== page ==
posed that the court of Persia sought purposely to We take it for granted that the authoress has the unwilling eye-witness of a brutal spectacle of

insult a great power, by making its representative herself made this excursion, and though she has blood. No one, perhaps, thought of the indecency introduced her fictitious personages into the scene, of coupling a public execution with the audience that it is faithfully described. We cannot, how- of a foreign ambassador. The Shah, from a misever, help regretting that, instead of a very flimsy taken sense of duty, or an hereditary passion for and insipid nouvellette, she did not give us a sim- executions, having ordered that the supposed crimple account of her “Summer Journey," which, the audience in question was probably appointed for

inals should be tortured and beheaded before him, with her thorough knowledge of the country, and the same hour, from a mere motive of convenience, usually pleasant style, could hardly have failed to without any further design or consideration. But make an agreeable book. As it is, we have felt the diplomatist was naturally disturbed by so great some disappointment, which we have expressed an outrage to his sense of propriety, and, unrewith less hesitation, from having had, on former strained by the stiffness of a lace coat, the man's occasions, a more welcome duty to perform. The heart leaped unconsciously forth, and for once at a great charm of Miss Bremer's earlier works is royal audience the plain, unpremeditated truth was their truth, freshness, and domestic simplicity. spoken out with becoming freedom. Prince D. had

a right to take offence, and, at a distance of many Let her beware of affectation and mannerism.

hundred furlongs and versts from the scene, there was one to whom he could appeal for redress, and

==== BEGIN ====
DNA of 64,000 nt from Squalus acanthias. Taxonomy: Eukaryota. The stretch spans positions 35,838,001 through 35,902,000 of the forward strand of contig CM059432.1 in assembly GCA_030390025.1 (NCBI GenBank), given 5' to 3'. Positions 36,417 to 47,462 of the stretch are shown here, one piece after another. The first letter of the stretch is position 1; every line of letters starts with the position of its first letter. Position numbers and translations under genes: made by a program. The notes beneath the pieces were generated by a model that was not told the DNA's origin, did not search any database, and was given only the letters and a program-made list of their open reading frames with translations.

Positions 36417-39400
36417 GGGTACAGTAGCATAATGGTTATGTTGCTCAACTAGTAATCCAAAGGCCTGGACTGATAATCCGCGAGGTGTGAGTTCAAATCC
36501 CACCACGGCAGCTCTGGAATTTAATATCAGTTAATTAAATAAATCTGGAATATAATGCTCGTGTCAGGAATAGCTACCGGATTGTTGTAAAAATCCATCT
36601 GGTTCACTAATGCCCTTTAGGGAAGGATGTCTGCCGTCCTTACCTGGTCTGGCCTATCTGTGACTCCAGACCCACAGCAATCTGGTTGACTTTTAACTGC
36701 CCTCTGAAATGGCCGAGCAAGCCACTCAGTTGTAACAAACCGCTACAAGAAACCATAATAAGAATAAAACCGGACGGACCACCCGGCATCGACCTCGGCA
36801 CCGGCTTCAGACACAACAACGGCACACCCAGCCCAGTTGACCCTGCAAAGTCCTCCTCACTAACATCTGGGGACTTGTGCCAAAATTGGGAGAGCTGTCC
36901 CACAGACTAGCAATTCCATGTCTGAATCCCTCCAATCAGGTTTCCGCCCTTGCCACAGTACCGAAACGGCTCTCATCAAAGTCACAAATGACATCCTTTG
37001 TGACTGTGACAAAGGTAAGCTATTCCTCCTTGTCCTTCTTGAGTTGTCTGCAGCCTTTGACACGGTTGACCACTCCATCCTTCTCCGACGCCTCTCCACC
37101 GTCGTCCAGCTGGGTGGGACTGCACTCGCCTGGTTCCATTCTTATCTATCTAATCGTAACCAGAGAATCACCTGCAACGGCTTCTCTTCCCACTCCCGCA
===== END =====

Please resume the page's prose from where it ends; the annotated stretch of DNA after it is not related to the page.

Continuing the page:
who was not to be offended with impunity. It is PERSIA AND TURKEY.

difficult to bring such actions into comparison with A curious and dramatic scene is reported to have each other, and not at the same time to contrast lately taken place at the court of Persia.

them mentally with the improvements, whether in The young Shah has been passing the holy month matters of administration or of policy, which are of Ramazan, which happens this year to coincide daily observed in Turkey. Far from presiding in with the dog days, in a spacious garden not far from person at the solemn expiation of crime by personal Teheran. The envoy of a great Christian sover- suffering, the sovereign of Turkey issues with reeign having demanded an audience of his majesty, luctance his warrant for a public execution, and an hour was appointed for the ceremony. His Ex- allows no capital sentence to be carried into effect cellency, on arriving in due season at the royal without an open trial, a legal conviction, and the encampment, was ushered into a tent, where he sanction of his supreme council. He has abolished reposed a moment, while his arrival was announced torture—he has forbidden the punishment of the to the Mahometan successor of Darius and Xerxes. bastinado, and the measures of his government tend Scarcely had he taken a seat, when his ears were i continually to an equal administration of the laws


to all classes of iris subjects. The same benevo

From the years to come lence appears in his external policy. Though

Mournful glances cast, united by ties of amity and mutual good will with all the powers of Europe, he joins with no alliance